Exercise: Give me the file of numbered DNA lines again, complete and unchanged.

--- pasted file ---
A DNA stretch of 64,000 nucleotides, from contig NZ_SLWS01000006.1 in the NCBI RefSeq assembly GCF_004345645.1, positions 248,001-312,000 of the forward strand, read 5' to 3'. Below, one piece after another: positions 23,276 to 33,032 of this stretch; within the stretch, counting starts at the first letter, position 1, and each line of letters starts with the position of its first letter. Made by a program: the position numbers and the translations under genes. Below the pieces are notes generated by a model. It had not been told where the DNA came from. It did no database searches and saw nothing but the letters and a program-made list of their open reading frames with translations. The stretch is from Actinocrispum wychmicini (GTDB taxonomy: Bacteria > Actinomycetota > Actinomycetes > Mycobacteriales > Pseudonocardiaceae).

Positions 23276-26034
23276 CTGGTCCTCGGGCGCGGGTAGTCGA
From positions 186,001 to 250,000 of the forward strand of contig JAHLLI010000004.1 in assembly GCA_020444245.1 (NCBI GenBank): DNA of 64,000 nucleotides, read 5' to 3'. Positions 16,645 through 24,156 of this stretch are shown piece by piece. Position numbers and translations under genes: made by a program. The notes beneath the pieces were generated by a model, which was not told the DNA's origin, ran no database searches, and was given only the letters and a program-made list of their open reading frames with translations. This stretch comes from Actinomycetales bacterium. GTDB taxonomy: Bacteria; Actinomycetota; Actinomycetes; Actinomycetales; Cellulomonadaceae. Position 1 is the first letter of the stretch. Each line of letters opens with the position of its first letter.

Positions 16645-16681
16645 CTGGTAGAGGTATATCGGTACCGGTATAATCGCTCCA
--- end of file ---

A DNA stretch of 64,000 nucleotides, from contig NZ_SLWS01000006.1 in the NCBI RefSeq assembly GCF_004345645.1, positions 248,001-312,000 of the forward strand, read 5' to 3'. Below, one piece after another: positions 23,276 to 33,032 of this stretch; within the stretch, counting starts at the first letter, position 1, and each line of letters starts with the position of its first letter. Made by a program: the position numbers and the translations under genes. Below the pieces are notes generated by a model. It had not been told where the DNA came from. It did no database searches and saw nothing but the letters and a program-made list of their open reading frames with translations. The stretch is from Actinocrispum wychmicini (GTDB taxonomy: Bacteria > Actinomycetota > Actinomycetes > Mycobacteriales > Pseudonocardiaceae).

Positions 23276-26034
23276 CTGGTCCTCGGGCGCGGGTAGTCGA
From positions 186,001 to 250,000 of the forward strand of contig JAHLLI010000004.1 in assembly GCA_020444245.1 (NCBI GenBank): DNA of 64,000 nucleotides, read 5' to 3'. Positions 16,645 through 24,156 of this stretch are shown piece by piece. Position numbers and translations under genes: made by a program. The notes beneath the pieces were generated by a model, which was not told the DNA's origin, ran no database searches, and was given only the letters and a program-made list of their open reading frames with translations. This stretch comes from Actinomycetales bacterium. GTDB taxonomy: Bacteria; Actinomycetota; Actinomycetes; Actinomycetales; Cellulomonadaceae. Position 1 is the first letter of the stretch. Each line of letters opens with the position of its first letter.

Positions 16645-16681
16645 CTGGTAGAGGTATATCGGTACCGGTATAATCGCTCCA